Mr. Farkas, I am happy you wrote to me. It is important to know that people care.

I fully appreciate that we are a country of laws. As a legal immigrant, I have wrestled with the fact that those who came here illegally broke the law. But here is what I also see. We didn’t apply the immigration laws forcefully for the last thirty years (since Reagan’s amnesty), and we tolerated illegal immigration. Why? Because our businesses, and the population at large, benefitted from it. If today’s environment changed, and we suddenly decided this is no longer acceptable, don’t we have to take responsibility for our confusing and even encouraging past attitude, which is enabling the present tragedy (for it is a tragedy for the people who would now be forcefully removed from what has been their country and family for decades)? I think we do. I think that we should start applying the law moving forward and find a path to legalization for those who are already here. This would be consistent with American values and generosity. You know, you can never be too generous! Along the same lines, please tell me why we currently see the law being applied mostly against the little guy, but rarely against the businesses that benefited from his toil? The businesses broke the law too, didn’t they?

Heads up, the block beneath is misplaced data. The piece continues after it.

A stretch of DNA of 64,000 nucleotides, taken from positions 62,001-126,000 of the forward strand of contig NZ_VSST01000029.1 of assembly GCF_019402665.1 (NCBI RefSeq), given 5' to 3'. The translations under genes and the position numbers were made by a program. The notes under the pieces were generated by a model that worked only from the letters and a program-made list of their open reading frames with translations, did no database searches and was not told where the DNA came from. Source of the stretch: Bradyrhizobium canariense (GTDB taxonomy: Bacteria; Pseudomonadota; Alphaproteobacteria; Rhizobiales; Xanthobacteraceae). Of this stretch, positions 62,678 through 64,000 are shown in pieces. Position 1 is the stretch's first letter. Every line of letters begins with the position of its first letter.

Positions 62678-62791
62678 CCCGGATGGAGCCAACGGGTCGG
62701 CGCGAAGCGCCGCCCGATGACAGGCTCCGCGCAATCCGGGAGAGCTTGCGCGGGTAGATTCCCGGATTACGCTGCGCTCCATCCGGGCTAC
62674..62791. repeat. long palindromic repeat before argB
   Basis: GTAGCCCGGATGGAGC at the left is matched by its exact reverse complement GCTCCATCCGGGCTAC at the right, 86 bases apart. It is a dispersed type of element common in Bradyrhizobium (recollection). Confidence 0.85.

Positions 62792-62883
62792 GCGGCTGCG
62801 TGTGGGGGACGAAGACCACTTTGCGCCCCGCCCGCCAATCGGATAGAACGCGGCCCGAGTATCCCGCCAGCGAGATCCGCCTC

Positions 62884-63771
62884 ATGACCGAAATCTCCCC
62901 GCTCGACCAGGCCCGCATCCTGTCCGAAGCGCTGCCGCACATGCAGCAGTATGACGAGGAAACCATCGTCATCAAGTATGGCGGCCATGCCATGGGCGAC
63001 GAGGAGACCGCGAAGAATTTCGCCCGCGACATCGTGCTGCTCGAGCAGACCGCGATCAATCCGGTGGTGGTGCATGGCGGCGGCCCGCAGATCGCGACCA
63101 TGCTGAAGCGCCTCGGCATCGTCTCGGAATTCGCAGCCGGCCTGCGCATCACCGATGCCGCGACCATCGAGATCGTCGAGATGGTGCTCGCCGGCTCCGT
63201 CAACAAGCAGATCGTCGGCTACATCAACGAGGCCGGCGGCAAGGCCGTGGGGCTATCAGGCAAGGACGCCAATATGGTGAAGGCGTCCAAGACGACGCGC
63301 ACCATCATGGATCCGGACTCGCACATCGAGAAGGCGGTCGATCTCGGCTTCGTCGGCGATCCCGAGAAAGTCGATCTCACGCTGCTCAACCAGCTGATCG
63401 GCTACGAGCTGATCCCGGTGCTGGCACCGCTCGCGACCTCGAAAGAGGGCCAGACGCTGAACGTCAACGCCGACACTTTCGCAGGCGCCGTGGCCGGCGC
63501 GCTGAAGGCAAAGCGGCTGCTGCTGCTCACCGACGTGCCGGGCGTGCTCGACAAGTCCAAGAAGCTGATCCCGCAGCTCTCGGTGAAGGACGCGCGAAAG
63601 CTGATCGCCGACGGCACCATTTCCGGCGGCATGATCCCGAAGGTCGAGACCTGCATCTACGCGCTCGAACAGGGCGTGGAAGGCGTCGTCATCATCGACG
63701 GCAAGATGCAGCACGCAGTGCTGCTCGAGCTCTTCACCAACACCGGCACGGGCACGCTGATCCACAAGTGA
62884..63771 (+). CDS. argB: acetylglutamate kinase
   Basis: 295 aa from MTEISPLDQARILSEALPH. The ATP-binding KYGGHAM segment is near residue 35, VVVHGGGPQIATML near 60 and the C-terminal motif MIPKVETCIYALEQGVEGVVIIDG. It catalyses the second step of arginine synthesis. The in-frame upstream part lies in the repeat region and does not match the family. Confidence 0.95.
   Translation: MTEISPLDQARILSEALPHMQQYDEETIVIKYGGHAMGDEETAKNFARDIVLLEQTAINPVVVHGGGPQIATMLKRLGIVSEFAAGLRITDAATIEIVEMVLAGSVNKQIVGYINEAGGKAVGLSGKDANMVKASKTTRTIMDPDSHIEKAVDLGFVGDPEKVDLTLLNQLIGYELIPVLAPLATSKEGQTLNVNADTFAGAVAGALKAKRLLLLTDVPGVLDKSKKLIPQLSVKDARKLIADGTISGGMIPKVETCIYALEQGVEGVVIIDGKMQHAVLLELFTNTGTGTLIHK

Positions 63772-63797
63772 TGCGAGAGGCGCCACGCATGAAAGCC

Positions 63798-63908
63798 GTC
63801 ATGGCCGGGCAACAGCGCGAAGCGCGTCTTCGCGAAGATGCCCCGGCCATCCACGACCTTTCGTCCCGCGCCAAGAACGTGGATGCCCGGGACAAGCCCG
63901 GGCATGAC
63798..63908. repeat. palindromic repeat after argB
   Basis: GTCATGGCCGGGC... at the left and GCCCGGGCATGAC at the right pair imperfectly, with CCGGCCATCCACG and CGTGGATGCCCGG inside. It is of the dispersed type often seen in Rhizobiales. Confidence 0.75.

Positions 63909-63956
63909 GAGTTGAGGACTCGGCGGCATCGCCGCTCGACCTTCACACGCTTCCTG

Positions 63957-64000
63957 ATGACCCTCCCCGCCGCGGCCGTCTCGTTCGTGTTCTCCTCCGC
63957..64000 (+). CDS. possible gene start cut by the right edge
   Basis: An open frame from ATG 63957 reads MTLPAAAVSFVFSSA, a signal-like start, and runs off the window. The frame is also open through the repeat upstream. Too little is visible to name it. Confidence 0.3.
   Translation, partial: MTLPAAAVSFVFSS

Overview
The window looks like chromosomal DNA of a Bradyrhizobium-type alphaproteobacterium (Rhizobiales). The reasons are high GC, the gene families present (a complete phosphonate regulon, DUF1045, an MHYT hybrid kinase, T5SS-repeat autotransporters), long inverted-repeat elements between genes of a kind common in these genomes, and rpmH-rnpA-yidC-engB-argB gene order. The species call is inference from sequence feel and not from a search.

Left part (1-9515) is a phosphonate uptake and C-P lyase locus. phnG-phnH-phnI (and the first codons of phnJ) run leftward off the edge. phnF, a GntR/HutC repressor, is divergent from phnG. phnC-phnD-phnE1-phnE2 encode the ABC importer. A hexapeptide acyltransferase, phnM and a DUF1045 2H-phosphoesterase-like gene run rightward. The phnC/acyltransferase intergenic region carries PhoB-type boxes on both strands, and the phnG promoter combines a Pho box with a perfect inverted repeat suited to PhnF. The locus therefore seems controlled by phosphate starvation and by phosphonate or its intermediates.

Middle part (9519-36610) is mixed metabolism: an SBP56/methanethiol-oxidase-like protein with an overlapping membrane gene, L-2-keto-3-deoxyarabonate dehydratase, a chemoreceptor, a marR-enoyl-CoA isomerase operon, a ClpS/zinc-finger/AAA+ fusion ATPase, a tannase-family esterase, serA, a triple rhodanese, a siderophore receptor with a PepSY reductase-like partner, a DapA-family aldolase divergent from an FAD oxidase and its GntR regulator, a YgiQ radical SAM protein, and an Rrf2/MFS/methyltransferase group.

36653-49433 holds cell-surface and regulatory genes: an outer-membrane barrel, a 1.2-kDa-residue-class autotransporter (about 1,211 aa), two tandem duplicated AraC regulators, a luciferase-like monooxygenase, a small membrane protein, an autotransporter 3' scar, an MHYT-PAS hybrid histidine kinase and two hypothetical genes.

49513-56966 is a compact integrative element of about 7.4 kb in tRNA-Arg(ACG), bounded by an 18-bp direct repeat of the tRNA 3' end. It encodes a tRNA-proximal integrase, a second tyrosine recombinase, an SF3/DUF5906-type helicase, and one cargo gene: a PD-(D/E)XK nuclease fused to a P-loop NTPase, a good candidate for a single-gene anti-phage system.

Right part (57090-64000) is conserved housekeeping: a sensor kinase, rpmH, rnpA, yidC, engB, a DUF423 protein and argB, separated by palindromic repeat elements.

The parallel with Nazi Germany is troublesome indeed. I do not believe we are like Nazi Germany, but the reason people talk about it is because a similarity can be drawn. And that — in itself — is very sad. All of a sudden all these immigrants drain our economy, vandalize our cities, damage our value system, rape and kill at random. They do not contribute anything. All of a sudden, all of our ills could be solved if we got rid of the illegals. Really? Do you really think that the unemployed workers in the Rust Belt would suddenly find good jobs if we only deported 11 million people? That the crime rate in our inner cities would decline substantially? That our budgetary deficit would be eliminated, or even reduced? That medical care would become affordable and available to more people? That our education system would improve? Do you think North Korea would start behaving better? Of course not. This is cheap rhetoric, and I don’t think it should be defended.

Under the pen name Tudor Alexander I have written and published five novels and one collection of short stories. Please visit

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